In terms of place, the two dominant settings of the story are the laboratory and the boudoir. At first, they seem to signify the separate domains of male and female: the laboratory is the place for science, intellectual activity, and risk; the boudoir is the site of passivity, decoration, and safety. However, even though the boudoir offers an “atmosphere of penetrating fragrance” with “a series of beautiful apartments...hung with gorgeous curtains, which imparted the combination of grandeur and grace,” it is in fact an extension of the laboratory and completely dominated by Aylmer. It is a place, in short, where he attempts to put Georgiana at ease, mollify her, and in the process gain her acquiescence to his experiments, which he in fact does. Thus, this depiction of the setting suggests Georgiana has no real refuge in the marriage at all; her husband controls all aspects of it. Yet the laboratory, though decidedly masculine, is not what Georgiana (or the reader) expects it to be either. Up until Georgiana discovers Aylmer in the laboratory, she, along with the reader, imagines it is a place of intellectual study, for her husband (with the help of the narrator) describes his projects as “strong and eager aspiration toward the infinite.” Yet the laboratory turns out to be a filthy place of labor, more like a factory than anything else. When entering it, Georgiana first sees the “furnace, that hot and feverish worker, with the intense glow of its fire, which by the quantities of soot clustered above it seemed to have been burning for ages.” According to critic Jules Zanger, the image of the factory, which signifies a worker, under the guise of a “laboratory,” the site of an intellectual, shows the close relationship and dependency of these two classes of people on each other as opposed to the distance between them imagined by Hawthorne’s contemporaries. In this way, setting carries meaning in two ways: first, it shows the domination of the feminine by the masculine; and second, it erases (as Zanger puts it) “the physical and social distance that conventionally separates the genteel lady from the noxious factory and disguises their organic relationship and the dependence of one upon the other.”


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Bell, Millicent, ed. Hawthorne and the Real: Bicentennial Essays. Columbus: Ohio State University Press, 2005.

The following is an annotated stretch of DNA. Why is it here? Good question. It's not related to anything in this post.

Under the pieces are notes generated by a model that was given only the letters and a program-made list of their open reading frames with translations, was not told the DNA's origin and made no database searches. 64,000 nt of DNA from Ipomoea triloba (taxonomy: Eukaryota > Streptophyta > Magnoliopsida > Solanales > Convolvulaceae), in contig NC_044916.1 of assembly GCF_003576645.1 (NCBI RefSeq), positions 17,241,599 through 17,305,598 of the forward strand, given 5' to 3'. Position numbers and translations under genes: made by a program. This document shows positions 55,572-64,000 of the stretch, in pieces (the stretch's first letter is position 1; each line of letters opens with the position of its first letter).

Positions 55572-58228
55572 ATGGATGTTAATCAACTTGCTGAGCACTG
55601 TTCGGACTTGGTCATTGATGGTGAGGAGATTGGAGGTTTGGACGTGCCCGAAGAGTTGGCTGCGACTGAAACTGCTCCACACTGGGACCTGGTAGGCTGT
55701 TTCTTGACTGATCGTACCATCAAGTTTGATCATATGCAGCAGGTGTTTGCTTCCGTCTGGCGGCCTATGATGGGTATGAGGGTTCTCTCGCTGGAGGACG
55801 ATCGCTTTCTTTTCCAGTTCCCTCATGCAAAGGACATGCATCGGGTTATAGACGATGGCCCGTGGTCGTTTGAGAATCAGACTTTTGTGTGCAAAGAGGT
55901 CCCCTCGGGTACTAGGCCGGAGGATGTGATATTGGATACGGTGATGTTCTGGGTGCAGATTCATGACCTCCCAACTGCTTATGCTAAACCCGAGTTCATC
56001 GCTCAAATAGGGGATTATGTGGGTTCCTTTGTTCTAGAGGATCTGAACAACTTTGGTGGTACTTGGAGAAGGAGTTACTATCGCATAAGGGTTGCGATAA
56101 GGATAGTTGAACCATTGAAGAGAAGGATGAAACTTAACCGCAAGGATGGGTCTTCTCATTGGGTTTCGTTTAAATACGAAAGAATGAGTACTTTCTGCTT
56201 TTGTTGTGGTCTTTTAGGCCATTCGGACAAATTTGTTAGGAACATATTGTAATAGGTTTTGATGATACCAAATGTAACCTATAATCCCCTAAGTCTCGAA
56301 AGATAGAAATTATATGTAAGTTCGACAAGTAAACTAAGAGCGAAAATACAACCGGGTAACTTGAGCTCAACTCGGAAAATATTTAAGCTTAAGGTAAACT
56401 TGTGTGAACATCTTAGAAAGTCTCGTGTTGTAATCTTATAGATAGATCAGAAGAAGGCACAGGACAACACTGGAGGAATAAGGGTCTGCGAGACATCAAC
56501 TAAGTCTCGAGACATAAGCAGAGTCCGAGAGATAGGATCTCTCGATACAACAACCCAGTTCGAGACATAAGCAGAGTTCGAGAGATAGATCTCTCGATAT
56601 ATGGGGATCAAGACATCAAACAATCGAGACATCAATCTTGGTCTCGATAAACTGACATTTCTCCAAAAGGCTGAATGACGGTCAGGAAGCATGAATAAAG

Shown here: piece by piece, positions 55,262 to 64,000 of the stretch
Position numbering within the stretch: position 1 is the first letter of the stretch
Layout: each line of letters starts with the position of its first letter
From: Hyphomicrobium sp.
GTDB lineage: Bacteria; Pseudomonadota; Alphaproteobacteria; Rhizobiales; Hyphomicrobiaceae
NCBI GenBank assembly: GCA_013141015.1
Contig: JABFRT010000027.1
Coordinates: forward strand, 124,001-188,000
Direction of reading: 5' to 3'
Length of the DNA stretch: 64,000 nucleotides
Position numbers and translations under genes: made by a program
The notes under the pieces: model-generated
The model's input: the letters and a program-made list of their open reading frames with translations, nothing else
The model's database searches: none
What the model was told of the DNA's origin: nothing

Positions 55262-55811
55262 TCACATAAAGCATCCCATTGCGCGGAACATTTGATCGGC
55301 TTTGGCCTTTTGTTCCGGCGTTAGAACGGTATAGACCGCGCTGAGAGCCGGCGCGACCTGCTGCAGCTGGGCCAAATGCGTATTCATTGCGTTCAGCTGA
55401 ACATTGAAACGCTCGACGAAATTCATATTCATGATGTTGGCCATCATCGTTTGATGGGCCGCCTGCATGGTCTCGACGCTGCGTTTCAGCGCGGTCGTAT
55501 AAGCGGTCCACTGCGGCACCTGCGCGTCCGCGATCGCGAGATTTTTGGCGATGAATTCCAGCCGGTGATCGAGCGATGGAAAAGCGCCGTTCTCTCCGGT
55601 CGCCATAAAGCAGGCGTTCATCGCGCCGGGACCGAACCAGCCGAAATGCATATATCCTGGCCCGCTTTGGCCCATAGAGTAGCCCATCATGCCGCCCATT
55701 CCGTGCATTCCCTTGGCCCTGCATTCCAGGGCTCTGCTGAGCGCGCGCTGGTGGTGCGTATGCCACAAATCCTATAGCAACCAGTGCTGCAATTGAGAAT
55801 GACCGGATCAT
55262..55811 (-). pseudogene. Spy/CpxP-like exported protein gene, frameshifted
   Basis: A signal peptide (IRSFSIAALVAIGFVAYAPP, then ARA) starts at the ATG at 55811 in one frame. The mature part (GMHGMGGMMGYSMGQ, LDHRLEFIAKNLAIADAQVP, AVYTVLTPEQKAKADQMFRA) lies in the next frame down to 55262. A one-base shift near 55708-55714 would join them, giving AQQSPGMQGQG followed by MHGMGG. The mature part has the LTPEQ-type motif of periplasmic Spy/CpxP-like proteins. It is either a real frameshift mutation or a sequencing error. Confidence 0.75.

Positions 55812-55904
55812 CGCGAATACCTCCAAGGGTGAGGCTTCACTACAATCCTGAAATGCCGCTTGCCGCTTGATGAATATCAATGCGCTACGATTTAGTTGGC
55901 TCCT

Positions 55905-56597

Bloom, Harold, ed. Hester Prynne. Philadelphia: Chelsea House, 2004.

Bunge, Nancy. Nathaniel Hawthorne: A Study of the Short Fiction. New York: Twayne, 1993.

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Pennell, Melissa McFarland. Student Companion to Nathaniel Hawthorne. Westport, Conn.: Greenwood Press, 1999.

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Millington, Richard H. 2004. The Cambridge Companion to Nathaniel Hawthorne. Cambridge: Cambridge University Press. This collection of essays covers topics that include Hawthorne’s relationship to history, women, politics, and early America.

Pennell, Melissa McFarland. 1999. Student Companion to Nathaniel Hawthorne. New York: Greenwood. Chapters in this collection cover Hawthorne’s biography; his contributions to American literature; and discussions of the plots, themes, characters, settings, and symbols in his major short stories and novels.

Rucker, Mary E. 1987. “Science and Art in Hawthorne’s ‘The Birthmark.’” Nineteenth-Century Literature 41 (4): 445-61. This essay argues that Aylmer typifies a Romantic artist, through which Hawthorne investigates and criticizes Romantic aesthetics and ethics.

Thompson, W. R. 1955. “Aminadab in ‘The Birthmark.’” Modern Language Notes 70 (6): 413-15. Thompson examines the biblical allusions of the character’s name to provide an argument for his symbolic importance to the story.

Zanger, Jules. 1983. “Speaking of the Unspeakable: Hawthorne’s ‘The Birthmark.’” Modern Philology 80 (4): 364-71. The nineteenth century’s attitude toward women’s bodies influences Hawthorne’s depiction of Georgiana’s birthmark, which Zanger sees as embodying male fears of women’s sexuality in general and menstruation in particular.